“As voltage drops and operating voltage ranges grow narrower, devices become more susceptible to noise.”
Power distribution networks (PDNs) are designed to accomplish two things. First, they must deliver the required DC power without dropping voltage, and second, they must have enough capacitance to supply current to whatever devices need the current. Every application has constraints that affect PDN design. For example, consumer electronics have more constraints in terms of using the lowest-power and least expensive components, and they must meet a different set of regulations compared with equipment used in data centers or industrial applications.
Simulation is an essential tool for balancing the many physical and design constraints that must be resolved in a successful PDN solution. However, even simulation tools can only get you so far because trends in device design requirements make achieving the essential PDN objectives more difficult.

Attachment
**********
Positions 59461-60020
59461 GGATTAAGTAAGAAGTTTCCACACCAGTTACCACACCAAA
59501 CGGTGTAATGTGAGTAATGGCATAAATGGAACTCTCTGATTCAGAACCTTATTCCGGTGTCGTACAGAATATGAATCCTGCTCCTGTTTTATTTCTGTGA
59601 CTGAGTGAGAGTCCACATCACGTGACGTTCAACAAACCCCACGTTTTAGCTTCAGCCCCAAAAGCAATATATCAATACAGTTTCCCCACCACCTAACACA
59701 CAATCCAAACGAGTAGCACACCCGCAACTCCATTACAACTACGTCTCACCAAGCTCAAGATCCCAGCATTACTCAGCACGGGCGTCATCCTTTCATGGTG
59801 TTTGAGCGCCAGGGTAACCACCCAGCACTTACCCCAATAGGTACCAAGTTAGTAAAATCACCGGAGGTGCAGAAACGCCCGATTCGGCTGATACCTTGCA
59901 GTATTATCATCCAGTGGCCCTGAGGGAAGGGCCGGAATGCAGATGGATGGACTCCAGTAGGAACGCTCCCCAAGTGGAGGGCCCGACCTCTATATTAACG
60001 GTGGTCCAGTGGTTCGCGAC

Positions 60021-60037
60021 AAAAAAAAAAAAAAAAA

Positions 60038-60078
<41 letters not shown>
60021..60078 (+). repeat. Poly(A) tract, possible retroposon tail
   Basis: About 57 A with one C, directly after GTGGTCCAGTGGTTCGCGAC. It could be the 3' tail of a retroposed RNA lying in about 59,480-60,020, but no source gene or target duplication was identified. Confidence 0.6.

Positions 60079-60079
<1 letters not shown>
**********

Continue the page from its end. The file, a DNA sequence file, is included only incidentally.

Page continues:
For instance, over the past ten years, we have seen semiconductor process size shrink from 65 nanometers to 7 nanometers and now 5 nanometers. Chip manufacturers are working on designs that use 3- and 2-nanometer nodes. These small process sizes use fin field-effect transistors (FETs) and gate-all-around FETs that operate with higher switching speeds and lower voltages, and that is resulting in scaling down the voltage requirements of these devices. At the same time, with smaller process sizes, chip manufacturers are able to pack more and more onto a single chip, which increases these chips’ power requirements. Putting more of those high density components onto a
printed circuit board (PCB) makes power delivery even more challenging.
This is an excerpt from 7 Experts on New Approaches for Power Distribution
Network Design. The eBook was generously sponsored by KEMET Corporation and Mouser Electronics.